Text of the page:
My generation was probably the first to be cautioned in high school that we needed to be lifelong learners. At the time, the term was new, and I don’t know if it is in common parlance anymore, but it has certainly been a hallmark of my life and my career. Fortunately, I am an avid reader.
A couple of years ago, National Public Radio exposed me to a new term for what I do naturally: polyreading. I have a selection of books beside my bed suitable for bedtime reading. I just finished reading Rodin’s On Art and Artists and currently on the bedside table are Time and the Dancing Image (a history of dance); The Queen: The Life of Elizabeth II (a sympathetic biography of a reigning monarch who has dealt with a great deal of leadership challenge in her life); The Willows at Christmas (yet another of Horwood’s contributions to the Wind in the Willows tradition); and A Christmas Promise (one of Anne Perry’s Christmas mysteries). Obviously, I don’t read about work-related topics before bedtime.
There are books beside the couch appropriate to waking up and here the work-related reading begins. Currently, I’m traversing an advance reader copy of Sandra Suran’s The DNA of the Resilient Organization. There are books in my office related to whatever I’m researching right now. Rollo May’s Power and Innocence and Eoyang and Holladay’s Adaptive Action: Leveraging Uncertainty in Your Organization number among those along with a stack of articles I’m reading for a presentation I’m putting together on double-loop learning.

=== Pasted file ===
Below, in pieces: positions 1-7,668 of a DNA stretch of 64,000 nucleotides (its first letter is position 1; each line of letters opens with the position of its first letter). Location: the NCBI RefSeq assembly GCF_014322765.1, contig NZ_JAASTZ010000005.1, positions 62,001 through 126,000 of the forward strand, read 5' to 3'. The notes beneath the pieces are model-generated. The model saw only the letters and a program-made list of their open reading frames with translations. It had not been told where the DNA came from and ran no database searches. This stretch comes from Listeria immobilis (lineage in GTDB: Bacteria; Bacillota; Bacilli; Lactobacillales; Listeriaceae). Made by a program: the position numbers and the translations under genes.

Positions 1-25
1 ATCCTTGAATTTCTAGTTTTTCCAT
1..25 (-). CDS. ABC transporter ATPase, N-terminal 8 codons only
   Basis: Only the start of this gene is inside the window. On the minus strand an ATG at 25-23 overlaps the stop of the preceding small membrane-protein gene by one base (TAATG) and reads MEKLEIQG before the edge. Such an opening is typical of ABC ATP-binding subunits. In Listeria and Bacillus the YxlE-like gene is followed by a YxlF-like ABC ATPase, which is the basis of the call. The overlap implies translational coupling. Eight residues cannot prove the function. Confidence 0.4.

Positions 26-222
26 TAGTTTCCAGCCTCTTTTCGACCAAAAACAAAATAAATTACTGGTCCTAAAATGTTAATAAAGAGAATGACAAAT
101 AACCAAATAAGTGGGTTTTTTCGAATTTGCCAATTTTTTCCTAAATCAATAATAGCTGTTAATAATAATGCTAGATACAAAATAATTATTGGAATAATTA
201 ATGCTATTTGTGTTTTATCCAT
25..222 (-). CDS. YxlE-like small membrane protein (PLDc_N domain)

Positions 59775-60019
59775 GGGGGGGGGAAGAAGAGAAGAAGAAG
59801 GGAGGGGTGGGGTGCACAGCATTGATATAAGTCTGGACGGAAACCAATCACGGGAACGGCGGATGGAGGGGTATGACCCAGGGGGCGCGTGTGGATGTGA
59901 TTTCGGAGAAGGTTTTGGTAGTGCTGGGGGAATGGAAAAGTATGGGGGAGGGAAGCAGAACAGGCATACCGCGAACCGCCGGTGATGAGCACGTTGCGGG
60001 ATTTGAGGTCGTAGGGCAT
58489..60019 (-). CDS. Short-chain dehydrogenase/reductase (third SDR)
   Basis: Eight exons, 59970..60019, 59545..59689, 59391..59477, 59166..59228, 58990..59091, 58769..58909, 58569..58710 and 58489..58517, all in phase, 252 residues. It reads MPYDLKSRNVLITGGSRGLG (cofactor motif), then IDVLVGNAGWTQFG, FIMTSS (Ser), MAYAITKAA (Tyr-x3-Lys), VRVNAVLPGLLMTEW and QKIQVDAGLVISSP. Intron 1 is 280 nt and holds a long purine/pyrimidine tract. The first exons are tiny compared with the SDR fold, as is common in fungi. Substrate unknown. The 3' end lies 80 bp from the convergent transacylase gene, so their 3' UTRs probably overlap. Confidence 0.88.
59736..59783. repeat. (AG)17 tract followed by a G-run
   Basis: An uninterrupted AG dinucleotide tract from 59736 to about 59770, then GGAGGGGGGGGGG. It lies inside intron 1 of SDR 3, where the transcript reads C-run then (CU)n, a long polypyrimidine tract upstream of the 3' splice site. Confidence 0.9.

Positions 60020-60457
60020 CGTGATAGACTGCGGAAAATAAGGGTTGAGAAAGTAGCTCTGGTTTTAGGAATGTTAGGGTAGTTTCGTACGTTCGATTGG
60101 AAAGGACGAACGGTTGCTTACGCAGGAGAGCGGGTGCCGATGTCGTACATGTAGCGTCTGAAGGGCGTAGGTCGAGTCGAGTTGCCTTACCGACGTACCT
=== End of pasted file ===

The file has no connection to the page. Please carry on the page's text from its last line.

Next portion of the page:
My idea of a good weekend is one in which I get my “to do’s” done, and I still have time to read a whole book in that focused, sunk-into-the material way that feels so good where the hours fly by and the book is a fascination or a delight. Someone once told me that Alaska has the highest average educational level in the nation because of the long, cold, dark winters. Here in Portland we have something in common with them: long, wet, dark winters.
Today I was cutting back the pineapple sage by the front door which was covered with bright scarlet hummingbird-attracting blooms until a heavy frost just a few nights ago. Yesterday, the sky was unusually bright with a strong wind that cut right through the intrepid gardener—ergo my gardening getting done today. In today’s calmer but still plenty brisk weather, I was reflecting on the dark days to come, trying to determine whether I really did have enough fire wood and candles, and thinking about the long evenings and wet weekends of reading ahead of me. I have a hummingbird feeder on my office window and hummingbirds entertain me all winter long. They are intrepid little people and inspire me again and again.
My bookshelves are stocked and technology has given me a reader’s dream of immediate access to any book I want through my Kindle, librivox.org, gutenberg.org, audible.com, and electronic and audible books through my excellent local library system. As the cold wet settles in the furnace shushes heat through the house, and a dog barks somewhere in the neighborhood, I’ll be curled up reading, reading, and learning everything I can for the next day.